What It’s Like to Ride in Central Park

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Living on Long Island (only one hour east of Manhattan) riding in New York City’s famed Central Park was one of those those things on my to-do list for a good while.

But I never followed through until recently when two things happened: I was searching for a special birthday gift for an equestrian family member, and I became aware that my NYC stable owner friends were retiring and bringing their horses permanently to their Lancaster County, PA farm where the city horses have enjoyed regular rotating weeks off in the country for some time.

I previously had the good fortune to become acquainted with Anita Gerami, a member of the McGill family that has owned and operated Chateau Stables, located in the Hell’s Kitchen neighborhood on the west side of midtown Manhattan, since 1967. Anita is a good and kind soul who loves her horses and was every bit as accommodating to us as we have grown to expect from fellow horsemen.

We met up with our young and friendly guides, Anthony and Kristen, just outside Central Park’s popular Tavern on the Green restaurant. Our mounts were two venerable former carriage horses named Hudson and Puzzle, the latter being quite a real NY celebrity with a large following on his own social media fan page. I admit that I myself have been following him for years, and was actually a little star-struck when finally meeting him in the flesh.

Today was not the day for us to demonstrate our equestrian prowess; today was a day to experience walking the winding, hilly bridle paths that took on an almost ethereal quality, juxtaposed alongside the bustle of New York City, with muffled city sounds of police sirens, construction jackhammers and city buses mere feet away.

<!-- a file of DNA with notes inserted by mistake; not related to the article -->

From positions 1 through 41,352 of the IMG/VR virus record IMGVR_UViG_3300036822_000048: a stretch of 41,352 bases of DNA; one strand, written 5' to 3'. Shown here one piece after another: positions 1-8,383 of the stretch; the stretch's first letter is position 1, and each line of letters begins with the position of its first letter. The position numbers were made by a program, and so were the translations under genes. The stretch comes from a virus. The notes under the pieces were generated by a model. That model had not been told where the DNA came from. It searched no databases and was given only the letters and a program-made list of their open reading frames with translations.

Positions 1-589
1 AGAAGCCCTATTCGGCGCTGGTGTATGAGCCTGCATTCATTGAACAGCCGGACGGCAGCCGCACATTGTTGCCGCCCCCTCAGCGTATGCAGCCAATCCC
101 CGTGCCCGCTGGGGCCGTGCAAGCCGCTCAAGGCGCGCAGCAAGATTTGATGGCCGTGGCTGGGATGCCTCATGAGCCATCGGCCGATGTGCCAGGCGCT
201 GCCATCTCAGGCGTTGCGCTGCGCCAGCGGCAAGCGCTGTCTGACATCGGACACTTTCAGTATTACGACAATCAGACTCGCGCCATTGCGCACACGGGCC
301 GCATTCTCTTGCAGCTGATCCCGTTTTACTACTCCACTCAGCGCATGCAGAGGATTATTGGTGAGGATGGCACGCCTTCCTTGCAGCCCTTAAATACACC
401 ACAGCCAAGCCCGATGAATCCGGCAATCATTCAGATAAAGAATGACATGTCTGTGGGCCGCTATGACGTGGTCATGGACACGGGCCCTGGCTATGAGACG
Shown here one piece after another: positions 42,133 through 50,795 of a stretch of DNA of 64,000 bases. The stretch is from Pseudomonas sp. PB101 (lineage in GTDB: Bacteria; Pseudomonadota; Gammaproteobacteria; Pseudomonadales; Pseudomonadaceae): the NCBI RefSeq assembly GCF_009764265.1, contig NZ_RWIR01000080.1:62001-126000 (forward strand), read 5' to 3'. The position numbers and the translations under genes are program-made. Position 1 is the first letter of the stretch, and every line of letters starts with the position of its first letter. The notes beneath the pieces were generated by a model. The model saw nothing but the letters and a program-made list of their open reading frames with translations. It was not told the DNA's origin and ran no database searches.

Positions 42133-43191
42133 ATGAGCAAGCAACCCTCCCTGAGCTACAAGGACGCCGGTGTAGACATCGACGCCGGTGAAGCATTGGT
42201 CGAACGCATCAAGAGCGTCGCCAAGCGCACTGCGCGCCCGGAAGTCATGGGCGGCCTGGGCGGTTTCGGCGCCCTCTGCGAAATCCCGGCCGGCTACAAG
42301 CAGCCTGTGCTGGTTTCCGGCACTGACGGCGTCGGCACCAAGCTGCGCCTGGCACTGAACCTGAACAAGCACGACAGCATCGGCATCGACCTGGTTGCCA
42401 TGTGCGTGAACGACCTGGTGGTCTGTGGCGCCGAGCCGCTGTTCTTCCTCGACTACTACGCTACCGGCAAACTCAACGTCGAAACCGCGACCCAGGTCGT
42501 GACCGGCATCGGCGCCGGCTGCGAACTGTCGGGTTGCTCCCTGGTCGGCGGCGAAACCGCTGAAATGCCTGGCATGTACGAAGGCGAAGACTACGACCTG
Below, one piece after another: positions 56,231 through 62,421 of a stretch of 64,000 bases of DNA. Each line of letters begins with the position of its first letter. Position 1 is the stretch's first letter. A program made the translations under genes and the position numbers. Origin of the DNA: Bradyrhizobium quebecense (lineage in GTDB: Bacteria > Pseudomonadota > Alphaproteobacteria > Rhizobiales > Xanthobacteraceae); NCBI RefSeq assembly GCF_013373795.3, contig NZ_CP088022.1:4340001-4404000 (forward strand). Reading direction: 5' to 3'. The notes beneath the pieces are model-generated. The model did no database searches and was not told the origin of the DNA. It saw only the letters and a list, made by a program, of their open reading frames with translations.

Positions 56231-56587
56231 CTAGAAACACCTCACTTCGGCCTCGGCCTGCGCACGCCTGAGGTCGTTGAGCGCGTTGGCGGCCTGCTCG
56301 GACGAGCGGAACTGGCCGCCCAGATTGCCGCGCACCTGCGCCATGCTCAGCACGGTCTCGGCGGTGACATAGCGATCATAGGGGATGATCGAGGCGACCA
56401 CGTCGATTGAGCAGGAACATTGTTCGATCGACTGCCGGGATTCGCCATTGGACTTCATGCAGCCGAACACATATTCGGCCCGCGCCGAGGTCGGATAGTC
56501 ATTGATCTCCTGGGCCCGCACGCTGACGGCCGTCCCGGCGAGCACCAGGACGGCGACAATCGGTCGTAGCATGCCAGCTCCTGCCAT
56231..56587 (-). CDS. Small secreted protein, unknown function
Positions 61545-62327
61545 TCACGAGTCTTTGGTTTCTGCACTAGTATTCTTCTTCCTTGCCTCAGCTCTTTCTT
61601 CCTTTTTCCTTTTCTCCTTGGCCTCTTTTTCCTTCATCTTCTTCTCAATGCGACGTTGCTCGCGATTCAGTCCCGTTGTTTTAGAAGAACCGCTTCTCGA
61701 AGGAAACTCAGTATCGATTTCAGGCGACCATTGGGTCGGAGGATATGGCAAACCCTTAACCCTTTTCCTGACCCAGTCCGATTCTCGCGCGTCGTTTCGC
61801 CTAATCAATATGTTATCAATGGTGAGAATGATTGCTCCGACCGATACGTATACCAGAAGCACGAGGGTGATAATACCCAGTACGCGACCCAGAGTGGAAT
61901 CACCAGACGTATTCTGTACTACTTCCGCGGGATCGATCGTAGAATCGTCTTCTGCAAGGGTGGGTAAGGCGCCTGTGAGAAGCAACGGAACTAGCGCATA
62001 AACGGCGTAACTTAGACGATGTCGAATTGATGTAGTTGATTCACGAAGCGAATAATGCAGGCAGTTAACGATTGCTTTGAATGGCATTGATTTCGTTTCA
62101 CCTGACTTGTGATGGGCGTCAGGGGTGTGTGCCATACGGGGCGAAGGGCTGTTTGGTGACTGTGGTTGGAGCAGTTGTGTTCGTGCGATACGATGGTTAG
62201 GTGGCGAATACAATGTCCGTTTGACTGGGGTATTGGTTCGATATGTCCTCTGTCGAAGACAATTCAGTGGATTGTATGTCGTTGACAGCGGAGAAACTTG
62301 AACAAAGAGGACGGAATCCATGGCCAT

The author with niece and fellow equestrian Samantha Mullen by The Lake in Central Park.

As for our horses, they were totally in their element; they knew their jobs and did them with all of the confidence of masters of their trade. That confidence allowed us to freely experience a microcosm of nature in a unique and almost unreal setting, effectively floating on the wings of two beautiful animals for which we developed an instant affinity.

Winding our way through the paths, we arrived at the lake, and stopped for a short break to take in the experience, then reversed course for the trip back. As we passed through the famous Strawberry Fields, a lone saxophonist just out of sight sent the notes to “Stairway to Heaven” towards us, carried on a gentle breeze. It occurred to me that today, the stairway to heaven had been a mounting block.

New York City through the ears of Puzzle. Inset: the handsome Puzzle in his carriage pulling days. ©Thomas Gu

Our guides jumped on to ride the horses back on the streets to their stable some 20-odd blocks to the south and west. We opted to follow on foot (note to self: rethink following horses on pavement anxious to be home for a mile while wearing riding boots) to experience firsthand what a city stable was like.

On the way, people on the street, seeing our riding attire, were genuinely interested in what we were doing and spontaneously initiated conversations.